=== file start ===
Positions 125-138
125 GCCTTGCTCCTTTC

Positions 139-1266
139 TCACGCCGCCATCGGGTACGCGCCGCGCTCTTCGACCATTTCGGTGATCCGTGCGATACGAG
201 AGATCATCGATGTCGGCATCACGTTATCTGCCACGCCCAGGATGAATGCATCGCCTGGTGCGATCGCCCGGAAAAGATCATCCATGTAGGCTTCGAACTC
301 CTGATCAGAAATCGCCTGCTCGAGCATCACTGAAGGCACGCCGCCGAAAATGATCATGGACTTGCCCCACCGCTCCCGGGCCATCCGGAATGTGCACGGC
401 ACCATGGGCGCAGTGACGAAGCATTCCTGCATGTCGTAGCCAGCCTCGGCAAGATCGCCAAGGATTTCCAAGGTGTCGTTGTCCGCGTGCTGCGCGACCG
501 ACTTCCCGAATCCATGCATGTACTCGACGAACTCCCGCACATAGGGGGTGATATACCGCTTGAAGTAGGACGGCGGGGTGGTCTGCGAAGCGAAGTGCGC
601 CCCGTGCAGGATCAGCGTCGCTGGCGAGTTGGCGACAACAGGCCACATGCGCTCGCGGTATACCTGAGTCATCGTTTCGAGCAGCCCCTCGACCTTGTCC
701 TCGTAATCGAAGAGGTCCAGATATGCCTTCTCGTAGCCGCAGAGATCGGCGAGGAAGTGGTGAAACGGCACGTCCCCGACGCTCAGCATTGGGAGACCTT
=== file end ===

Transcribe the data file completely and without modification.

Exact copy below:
Positions 125-138
125 GCCTTGCTCCTTTC

Positions 139-1266
139 TCACGCCGCCATCGGGTACGCGCCGCGCTCTTCGACCATTTCGGTGATCCGTGCGATACGAG
201 AGATCATCGATGTCGGCATCACGTTATCTGCCACGCCCAGGATGAATGCATCGCCTGGTGCGATCGCCCGGAAAAGATCATCCATGTAGGCTTCGAACTC
301 CTGATCAGAAATCGCCTGCTCGAGCATCACTGAAGGCACGCCGCCGAAAATGATCATGGACTTGCCCCACCGCTCCCGGGCCATCCGGAATGTGCACGGC
401 ACCATGGGCGCAGTGACGAAGCATTCCTGCATGTCGTAGCCAGCCTCGGCAAGATCGCCAAGGATTTCCAAGGTGTCGTTGTCCGCGTGCTGCGCGACCG
501 ACTTCCCGAATCCATGCATGTACTCGACGAACTCCCGCACATAGGGGGTGATATACCGCTTGAAGTAGGACGGCGGGGTGGTCTGCGAAGCGAAGTGCGC
601 CCCGTGCAGGATCAGCGTCGCTGGCGAGTTGGCGACAACAGGCCACATGCGCTCGCGGTATACCTGAGTCATCGTTTCGAGCAGCCCCTCGACCTTGTCC
701 TCGTAATCGAAGAGGTCCAGATATGCCTTCTCGTAGCCGCAGAGATCGGCGAGGAAGTGGTGAAACGGCACGTCCCCGACGCTCAGCATTGGGAGACCTT